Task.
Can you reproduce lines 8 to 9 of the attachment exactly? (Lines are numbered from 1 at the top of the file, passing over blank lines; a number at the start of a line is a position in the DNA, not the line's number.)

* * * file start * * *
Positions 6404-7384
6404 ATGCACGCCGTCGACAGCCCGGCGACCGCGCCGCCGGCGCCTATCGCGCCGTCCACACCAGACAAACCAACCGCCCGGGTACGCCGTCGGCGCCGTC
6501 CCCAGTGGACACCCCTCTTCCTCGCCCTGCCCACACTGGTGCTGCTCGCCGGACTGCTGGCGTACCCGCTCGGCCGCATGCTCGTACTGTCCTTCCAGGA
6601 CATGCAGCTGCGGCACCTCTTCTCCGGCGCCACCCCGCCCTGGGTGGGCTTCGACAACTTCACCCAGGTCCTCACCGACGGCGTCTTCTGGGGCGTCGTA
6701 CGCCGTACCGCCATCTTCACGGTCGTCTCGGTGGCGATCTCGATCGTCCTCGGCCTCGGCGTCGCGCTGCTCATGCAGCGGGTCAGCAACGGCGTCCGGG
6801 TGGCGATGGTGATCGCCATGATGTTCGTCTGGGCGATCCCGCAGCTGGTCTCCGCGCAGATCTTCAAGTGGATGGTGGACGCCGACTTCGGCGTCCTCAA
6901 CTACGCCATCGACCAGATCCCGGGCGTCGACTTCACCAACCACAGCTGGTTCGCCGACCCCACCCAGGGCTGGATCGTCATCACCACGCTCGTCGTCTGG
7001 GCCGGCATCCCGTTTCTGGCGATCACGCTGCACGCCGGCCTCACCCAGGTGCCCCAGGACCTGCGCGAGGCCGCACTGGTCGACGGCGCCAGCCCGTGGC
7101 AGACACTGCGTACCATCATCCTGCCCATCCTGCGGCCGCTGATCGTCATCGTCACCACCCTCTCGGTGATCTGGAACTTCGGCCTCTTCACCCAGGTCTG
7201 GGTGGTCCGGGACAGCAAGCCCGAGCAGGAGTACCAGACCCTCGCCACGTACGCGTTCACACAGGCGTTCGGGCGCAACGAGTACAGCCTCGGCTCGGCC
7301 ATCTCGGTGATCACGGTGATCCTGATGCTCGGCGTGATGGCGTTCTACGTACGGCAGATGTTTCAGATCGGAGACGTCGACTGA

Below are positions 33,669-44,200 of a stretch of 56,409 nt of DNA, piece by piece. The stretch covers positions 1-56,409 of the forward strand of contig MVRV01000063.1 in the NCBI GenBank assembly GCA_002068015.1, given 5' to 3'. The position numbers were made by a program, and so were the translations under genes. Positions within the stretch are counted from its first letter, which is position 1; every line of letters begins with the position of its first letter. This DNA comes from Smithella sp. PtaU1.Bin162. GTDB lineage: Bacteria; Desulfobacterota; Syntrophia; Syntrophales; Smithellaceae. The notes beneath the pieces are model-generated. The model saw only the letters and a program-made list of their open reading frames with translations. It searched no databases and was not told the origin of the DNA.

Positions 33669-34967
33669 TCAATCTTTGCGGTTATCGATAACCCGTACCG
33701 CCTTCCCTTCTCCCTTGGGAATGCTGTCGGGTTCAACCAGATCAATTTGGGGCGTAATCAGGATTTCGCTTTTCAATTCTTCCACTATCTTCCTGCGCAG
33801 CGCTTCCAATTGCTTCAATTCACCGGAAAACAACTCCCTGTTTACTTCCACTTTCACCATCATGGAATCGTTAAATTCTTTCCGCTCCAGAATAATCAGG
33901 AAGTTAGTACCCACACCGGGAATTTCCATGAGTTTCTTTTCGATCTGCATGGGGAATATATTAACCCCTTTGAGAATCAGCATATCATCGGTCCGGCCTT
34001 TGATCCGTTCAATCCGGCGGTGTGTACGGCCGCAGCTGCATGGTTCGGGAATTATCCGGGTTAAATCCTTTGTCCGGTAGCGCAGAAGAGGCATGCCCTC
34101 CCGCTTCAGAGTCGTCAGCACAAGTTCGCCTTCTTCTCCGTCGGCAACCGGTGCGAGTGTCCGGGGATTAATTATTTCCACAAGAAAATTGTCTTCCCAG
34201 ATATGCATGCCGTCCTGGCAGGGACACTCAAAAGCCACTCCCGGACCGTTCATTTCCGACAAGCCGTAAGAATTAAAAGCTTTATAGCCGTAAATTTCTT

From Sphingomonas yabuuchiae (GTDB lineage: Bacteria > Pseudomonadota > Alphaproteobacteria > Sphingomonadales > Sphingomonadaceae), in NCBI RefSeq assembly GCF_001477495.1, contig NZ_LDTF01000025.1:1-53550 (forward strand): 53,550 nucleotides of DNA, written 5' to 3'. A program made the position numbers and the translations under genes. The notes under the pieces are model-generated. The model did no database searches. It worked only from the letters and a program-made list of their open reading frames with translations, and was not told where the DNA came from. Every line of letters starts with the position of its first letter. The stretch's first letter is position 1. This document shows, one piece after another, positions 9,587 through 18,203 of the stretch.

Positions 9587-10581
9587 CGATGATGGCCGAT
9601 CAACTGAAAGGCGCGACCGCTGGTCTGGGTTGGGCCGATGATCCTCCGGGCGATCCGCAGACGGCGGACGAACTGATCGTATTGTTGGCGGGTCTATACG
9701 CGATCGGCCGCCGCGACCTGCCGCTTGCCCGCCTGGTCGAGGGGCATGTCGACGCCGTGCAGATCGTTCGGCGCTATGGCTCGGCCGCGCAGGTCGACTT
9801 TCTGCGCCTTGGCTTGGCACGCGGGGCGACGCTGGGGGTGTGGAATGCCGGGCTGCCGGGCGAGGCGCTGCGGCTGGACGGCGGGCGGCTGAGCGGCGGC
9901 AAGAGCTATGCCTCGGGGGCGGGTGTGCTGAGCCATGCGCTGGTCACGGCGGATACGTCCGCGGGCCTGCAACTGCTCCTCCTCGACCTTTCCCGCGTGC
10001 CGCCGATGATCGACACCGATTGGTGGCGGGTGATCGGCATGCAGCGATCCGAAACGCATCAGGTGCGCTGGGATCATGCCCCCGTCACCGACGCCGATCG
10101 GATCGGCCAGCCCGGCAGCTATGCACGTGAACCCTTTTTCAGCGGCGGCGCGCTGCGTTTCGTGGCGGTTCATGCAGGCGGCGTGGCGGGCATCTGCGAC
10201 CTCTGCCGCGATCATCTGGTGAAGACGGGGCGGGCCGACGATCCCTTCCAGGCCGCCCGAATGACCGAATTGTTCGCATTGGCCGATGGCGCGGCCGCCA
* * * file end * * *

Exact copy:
7001 GCCGGCATCCCGTTTCTGGCGATCACGCTGCACGCCGGCCTCACCCAGGTGCCCCAGGACCTGCGCGAGGCCGCACTGGTCGACGGCGCCAGCCCGTGGC
7101 AGACACTGCGTACCATCATCCTGCCCATCCTGCGGCCGCTGATCGTCATCGTCACCACCCTCTCGGTGATCTGGAACTTCGGCCTCTTCACCCAGGTCTG